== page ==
VISHWA MOHAN, SHARM EL-SHEIKH: India with the help of other developing countries thwarted an attempt by developed countries to focus on all top 20 current CO2 emitters for additional mitigation actions, instead of just the big historical polluters (rich nations), during the first week of the UN climate talks (COP27). The crucial second week of negotiation involving ministers will begin Monday.
The developed world, during the meeting on the mitigation work programme (MWP) last week, sought to bring on board all top 20 emitters, including India and China, to discuss intense emission cuts.
The MWP is focused on collectively slashing emissions by nearly half by 2030 from 2010 levels, which is considered necessary if the climate goal of keeping warming within 1.5 degree Celsius by the end of the century is to be met.
The developing countries, however, pushed back against the introduction of these terms in the MWP. India is learnt to have objected to the focus on all top 20 emitters. India had the backing of Brazil and the like-minded developing countries (LMDC) grouping that includes China, Pakistan, Bangladesh, Nepal, Bhutan, Sri Lanka, Indonesia and others.
A developing country negotiator said these countries supported India while vehemently opposing the proposal of developed countries, saying the “MWP should not lead to reopening the Paris Agreement” which clearly mentions that climate action of countries has to be nationally determined based on their circumstances.
The move assumes significance as there are a number of developing countries among the current top 20 emitters with no historical obligations to reduce their emissions. Including all top 20 for intensive mitigation action means putting India, Indonesia, Iran and other developing countries on a par with big historical emitters such as the USA, the EU nations, Russia, Japan, UK and others whose cumulative emissions are much higher than India.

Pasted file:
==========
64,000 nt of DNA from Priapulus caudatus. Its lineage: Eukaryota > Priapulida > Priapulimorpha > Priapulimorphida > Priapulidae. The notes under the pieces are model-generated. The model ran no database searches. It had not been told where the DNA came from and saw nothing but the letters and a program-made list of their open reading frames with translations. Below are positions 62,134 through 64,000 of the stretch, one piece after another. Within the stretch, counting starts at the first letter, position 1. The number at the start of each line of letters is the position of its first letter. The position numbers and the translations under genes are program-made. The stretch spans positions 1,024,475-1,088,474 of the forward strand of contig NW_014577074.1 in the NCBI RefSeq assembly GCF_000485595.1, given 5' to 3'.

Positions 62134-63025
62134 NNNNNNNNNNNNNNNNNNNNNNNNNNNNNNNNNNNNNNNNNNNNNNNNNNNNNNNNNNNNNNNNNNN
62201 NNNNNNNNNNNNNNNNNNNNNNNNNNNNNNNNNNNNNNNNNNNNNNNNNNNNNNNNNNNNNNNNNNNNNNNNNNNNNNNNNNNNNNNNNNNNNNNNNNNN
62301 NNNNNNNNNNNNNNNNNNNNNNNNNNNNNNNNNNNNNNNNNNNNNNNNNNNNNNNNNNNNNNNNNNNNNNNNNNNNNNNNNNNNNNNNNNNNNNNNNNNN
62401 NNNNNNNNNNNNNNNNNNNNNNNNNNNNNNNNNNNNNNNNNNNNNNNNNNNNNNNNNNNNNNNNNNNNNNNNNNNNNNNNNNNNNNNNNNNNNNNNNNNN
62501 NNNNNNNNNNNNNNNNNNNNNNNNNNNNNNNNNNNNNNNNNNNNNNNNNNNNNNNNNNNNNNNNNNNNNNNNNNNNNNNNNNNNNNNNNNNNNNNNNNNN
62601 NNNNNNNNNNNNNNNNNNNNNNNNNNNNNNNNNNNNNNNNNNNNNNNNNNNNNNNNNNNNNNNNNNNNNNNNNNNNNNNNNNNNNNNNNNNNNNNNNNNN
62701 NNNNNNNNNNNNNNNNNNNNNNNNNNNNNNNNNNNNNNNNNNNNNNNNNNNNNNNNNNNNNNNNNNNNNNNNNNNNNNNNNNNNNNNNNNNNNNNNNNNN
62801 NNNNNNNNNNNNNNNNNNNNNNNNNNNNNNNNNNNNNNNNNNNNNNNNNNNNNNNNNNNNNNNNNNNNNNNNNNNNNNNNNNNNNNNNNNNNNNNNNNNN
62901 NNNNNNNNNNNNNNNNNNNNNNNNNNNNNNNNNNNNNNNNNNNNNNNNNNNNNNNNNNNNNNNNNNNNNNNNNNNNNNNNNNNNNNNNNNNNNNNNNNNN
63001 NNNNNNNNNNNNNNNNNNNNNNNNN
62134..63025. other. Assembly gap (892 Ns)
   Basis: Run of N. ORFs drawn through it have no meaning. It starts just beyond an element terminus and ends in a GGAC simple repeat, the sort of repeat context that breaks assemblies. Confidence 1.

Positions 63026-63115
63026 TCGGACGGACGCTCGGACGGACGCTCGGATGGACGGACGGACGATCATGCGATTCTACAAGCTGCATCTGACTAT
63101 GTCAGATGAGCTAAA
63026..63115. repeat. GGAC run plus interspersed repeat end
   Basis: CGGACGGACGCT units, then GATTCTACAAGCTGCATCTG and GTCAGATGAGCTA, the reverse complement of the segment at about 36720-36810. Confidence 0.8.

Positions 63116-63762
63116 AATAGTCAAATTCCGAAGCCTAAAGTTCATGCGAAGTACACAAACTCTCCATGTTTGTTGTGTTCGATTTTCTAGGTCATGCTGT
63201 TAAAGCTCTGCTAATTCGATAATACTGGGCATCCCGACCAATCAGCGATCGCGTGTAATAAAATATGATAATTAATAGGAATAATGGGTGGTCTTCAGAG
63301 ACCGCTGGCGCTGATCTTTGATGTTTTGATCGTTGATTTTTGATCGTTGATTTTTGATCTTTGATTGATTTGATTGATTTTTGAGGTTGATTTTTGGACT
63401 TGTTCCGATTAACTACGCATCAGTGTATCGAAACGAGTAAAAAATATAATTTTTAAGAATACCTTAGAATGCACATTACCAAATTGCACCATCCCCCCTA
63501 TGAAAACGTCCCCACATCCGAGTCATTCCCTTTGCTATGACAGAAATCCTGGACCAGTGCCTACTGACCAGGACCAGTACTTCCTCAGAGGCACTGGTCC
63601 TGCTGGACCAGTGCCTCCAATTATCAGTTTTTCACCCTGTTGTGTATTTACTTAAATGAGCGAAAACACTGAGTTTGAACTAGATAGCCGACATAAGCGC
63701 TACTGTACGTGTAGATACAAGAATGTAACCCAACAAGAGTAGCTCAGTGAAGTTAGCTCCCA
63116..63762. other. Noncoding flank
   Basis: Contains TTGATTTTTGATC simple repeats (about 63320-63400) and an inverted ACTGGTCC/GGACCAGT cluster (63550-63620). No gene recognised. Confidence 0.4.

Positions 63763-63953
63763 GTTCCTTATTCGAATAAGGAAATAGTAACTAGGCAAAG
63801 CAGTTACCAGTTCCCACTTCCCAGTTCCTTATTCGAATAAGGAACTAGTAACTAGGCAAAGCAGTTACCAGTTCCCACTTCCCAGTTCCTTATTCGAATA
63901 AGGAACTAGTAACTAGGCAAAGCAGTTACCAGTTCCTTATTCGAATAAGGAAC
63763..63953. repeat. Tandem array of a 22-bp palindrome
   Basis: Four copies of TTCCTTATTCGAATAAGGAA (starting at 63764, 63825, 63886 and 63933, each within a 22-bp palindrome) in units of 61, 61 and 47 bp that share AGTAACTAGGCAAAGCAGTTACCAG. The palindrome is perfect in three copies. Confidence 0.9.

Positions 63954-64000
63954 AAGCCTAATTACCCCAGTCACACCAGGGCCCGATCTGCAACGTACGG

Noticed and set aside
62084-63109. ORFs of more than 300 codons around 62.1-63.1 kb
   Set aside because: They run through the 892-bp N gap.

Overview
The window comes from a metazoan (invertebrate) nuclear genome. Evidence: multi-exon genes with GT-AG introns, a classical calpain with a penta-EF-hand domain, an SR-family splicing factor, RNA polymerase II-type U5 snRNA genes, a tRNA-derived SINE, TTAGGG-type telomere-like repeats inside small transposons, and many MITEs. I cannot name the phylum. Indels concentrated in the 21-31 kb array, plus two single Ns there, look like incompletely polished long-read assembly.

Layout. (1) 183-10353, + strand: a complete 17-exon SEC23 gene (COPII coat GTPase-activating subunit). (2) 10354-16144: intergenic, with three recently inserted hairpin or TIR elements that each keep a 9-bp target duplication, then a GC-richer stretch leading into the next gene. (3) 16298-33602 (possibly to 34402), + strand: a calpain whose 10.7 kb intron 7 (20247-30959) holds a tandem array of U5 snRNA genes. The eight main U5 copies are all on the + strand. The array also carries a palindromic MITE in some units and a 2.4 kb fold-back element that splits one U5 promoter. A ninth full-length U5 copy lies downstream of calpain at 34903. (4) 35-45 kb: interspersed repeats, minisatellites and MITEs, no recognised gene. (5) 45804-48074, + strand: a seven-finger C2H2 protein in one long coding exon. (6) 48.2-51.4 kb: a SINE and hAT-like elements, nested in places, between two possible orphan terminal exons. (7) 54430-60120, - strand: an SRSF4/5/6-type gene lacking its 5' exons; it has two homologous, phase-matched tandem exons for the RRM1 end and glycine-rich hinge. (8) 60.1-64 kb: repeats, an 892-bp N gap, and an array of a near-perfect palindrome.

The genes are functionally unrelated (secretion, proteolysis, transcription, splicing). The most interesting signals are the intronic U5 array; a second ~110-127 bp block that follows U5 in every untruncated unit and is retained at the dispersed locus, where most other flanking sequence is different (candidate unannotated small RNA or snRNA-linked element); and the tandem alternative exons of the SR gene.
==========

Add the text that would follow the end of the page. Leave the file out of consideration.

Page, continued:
In the list of top 20 current emitters, India figures at the fourth position in terms of fossil CO2 emissions in 2021. China was the top current emitter with 11.5 billion tonnes of CO2 emission last year followed by the US (5 billion tonnes), EU 27 (2.8 billion tonnes) and India (2.7 billion tonnes).
Though the developed countries may again try to bring the focus of mitigation on all top emitters while discussing the text of the COP27, it is clear that India would continue to oppose it, reminding the world that its contribution to the historical stock that is causing global warming is just about 4% while it has 17% of the world’s population. India’s per capita emission is merely a third of the global average.
The latest Global Carbon Project report shows that the per capita emission of the US was the highest at 14.9 tonnes CO2 per person per year last year, followed by Russia (12.1 tonnes), Japan (8.6 tonnes), Iran (8.5 tonnes), China (8 tonnes) and EU-27 (6.3 tonnes). India’s per capita emission was just at 1.9 tonnes CO2 per person per year in 2021.
As far as cumulative emissions since 1750 go, the US has contributed around 25% of the total followed by EU-27 (roughly 18%), China (nearly 14%) and Russia (nearly 7%). India’s share in comparison is just around 4% of the total.
With the ministers from participating countries, including India’s environment minister Bhupender Yadav, beginning negotiations from Monday, the focus will now be on the draft cover text of the COP27.
The draft text, which will have suggestions of different countries within several brackets, will then be presented for resolution and adoption with consensus at the end as the final outcome of this round of the UN climate talks.
(The Times of India)
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